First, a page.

We are each other’s closest relatives
For some of us, the closest relative is one or more next-aiders. Not because one of us helps someone else, but because you are you and I am me. Together, we are next-aiders. If I’m sick you’re there for me. If you get sick I’m there for you.
We are not the Army of Salvation, the Cross of the Church or Red Cross. Not because there is anything wrong with those organizations – not at all. But they are already there and do what they can – and make it excellent. We do something else.
We do not help reformed, we do not help vulnerable. We are reformed, and we are vulnerable – not all of us, but many of us are. We are together, and we help each other. Therefore, we are not a relief organization but a community.
We have no employees. We have no users and we do not receive any public funds. Because we are convinced that you cannot criticize the hand that feeds you – and we will be allowed to criticize any government, any party and any municipality – when we consider it necessary.
The story we would like to tell is not what the media would like to hear. The media will hear the story of the 10-year-old, who, with the help of the next-aiders and in our community, got a childhood birthday. The media will hear about the child who does not get lunch at school. They will hear the story of the help of the terminally ill.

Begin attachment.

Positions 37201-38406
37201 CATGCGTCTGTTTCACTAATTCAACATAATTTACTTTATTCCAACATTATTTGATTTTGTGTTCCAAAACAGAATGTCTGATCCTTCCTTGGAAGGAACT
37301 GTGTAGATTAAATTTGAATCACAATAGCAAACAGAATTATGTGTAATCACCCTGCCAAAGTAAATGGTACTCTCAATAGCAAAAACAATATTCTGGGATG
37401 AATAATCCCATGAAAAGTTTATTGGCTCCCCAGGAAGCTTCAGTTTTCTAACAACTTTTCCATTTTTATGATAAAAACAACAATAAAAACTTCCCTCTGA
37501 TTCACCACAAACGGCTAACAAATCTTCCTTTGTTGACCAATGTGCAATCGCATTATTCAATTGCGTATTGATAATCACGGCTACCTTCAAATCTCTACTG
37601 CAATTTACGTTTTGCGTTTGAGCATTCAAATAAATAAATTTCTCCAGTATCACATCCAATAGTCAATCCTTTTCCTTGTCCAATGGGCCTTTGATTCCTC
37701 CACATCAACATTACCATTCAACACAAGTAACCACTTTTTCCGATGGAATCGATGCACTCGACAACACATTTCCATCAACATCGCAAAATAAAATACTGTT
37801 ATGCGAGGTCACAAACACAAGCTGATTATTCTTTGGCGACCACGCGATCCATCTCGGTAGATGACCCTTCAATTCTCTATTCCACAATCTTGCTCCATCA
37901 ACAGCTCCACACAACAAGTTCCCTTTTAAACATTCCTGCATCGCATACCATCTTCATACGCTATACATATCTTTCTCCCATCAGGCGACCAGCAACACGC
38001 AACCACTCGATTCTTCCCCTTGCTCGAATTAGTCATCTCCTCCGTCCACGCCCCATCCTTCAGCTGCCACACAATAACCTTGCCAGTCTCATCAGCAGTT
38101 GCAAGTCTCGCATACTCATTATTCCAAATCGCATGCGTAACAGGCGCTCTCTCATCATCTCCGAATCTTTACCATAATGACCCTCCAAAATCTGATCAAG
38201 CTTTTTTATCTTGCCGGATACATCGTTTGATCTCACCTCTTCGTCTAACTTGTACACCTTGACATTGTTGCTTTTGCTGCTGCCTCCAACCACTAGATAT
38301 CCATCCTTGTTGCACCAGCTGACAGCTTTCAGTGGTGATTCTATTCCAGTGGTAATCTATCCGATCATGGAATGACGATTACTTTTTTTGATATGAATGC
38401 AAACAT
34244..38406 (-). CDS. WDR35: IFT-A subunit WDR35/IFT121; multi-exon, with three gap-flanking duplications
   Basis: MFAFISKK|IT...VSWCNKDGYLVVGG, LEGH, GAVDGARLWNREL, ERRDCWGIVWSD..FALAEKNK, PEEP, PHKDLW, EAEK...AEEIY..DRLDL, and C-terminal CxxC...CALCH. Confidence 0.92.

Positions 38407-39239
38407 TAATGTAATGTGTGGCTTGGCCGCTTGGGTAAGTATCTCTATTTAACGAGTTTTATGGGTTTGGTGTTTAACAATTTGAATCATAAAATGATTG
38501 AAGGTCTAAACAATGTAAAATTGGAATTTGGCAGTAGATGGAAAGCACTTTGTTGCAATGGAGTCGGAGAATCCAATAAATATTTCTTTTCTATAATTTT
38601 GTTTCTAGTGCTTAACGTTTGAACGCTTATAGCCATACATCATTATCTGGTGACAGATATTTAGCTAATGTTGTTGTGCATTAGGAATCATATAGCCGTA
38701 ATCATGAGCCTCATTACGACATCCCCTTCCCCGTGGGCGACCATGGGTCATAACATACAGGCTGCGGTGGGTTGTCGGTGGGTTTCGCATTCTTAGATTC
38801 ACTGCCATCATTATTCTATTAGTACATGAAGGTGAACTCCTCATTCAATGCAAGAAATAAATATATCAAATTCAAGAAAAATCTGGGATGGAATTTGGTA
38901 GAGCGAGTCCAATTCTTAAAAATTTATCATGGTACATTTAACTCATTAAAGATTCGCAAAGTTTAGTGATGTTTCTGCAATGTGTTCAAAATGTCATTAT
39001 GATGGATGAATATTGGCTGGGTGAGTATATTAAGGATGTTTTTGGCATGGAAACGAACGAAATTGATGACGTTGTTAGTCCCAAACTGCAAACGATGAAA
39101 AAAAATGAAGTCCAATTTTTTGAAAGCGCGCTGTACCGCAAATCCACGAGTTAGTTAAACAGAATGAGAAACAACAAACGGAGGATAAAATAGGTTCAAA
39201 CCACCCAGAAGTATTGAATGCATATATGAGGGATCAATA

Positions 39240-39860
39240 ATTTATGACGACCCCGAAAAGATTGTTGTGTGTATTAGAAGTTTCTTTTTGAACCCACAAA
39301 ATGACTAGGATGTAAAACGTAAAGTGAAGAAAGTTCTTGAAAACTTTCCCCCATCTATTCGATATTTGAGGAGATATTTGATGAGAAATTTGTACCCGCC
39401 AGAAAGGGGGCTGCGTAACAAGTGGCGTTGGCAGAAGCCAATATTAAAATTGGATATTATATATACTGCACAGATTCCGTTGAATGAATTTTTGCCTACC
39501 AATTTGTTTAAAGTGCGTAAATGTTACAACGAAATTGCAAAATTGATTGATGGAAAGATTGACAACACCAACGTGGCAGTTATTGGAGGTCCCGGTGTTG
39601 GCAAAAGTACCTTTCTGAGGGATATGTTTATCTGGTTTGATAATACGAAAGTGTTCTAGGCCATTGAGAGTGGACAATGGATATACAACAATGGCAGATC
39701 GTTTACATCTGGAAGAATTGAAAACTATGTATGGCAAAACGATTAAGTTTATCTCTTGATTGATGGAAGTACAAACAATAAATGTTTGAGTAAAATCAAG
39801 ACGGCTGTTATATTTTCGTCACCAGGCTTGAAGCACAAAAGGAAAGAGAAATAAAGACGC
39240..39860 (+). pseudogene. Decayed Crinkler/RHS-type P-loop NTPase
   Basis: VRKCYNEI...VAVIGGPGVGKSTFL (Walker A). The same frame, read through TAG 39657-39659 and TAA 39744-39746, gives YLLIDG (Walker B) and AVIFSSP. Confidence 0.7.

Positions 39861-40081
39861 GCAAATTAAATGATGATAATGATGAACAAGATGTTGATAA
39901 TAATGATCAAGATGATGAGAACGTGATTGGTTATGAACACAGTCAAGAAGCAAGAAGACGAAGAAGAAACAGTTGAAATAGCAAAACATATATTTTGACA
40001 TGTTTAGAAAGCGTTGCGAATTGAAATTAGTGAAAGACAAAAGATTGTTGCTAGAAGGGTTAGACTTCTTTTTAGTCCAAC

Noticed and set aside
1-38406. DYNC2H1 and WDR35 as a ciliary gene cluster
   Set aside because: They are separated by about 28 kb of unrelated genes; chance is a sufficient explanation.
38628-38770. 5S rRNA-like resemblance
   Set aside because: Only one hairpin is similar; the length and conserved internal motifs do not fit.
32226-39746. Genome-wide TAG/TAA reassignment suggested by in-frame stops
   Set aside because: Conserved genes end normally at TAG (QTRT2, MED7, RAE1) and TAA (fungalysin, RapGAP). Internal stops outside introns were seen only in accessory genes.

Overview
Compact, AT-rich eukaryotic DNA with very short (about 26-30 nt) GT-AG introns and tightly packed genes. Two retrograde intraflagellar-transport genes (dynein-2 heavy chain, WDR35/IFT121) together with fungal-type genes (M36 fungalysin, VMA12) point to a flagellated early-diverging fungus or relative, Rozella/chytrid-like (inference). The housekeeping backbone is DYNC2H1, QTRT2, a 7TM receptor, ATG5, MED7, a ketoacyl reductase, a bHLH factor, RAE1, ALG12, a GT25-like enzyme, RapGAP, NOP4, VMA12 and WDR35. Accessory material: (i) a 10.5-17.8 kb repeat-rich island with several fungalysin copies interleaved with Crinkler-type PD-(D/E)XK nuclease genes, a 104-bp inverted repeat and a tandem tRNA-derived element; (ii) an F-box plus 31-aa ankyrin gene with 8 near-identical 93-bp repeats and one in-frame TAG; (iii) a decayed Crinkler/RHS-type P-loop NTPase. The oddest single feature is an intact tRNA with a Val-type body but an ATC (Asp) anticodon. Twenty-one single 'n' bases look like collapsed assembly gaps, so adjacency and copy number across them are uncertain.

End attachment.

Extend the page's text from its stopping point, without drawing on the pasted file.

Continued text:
Because we are each other’s closest relatives, the conversation about the flowers at your funeral that we will soon order, is private. These are the stories the media want, but these are not the stories we will give. Giving the media the stories corresponds to selling their best friend. Its soul. The beauty of the present. Confidentiality and silence.
We would rather tell the story of why we should create a society where all 10-year old’s get a birthday. Why we need to create a society where all children get lunches at school. We’d rather tell the story of how we get fewer terminally ill people to be relatives and order bouquets.
We would rather tell the story of who has made the reforms that make people poor. We would rather tell the story of how a meaningless system breaks down healthy people. We would rather tell the story of how it could be done better.
The story we would rather tell is the story of what the reforms do to humans. We will tell the story of what we do to roll back the reforms.
We will tell the story that we are soon many who will be treated as equal people in a country where we increasingly experience that we have no value as humans. Only as a workforce.
That way we are very political. Not party political.
The next helper is help, love, anger and protest in one and the same movement. We are rarely allowed to talk about anger and protest, but it is an important part of those we are.
Linda Villadsen, Co-founder of Næstehjælperne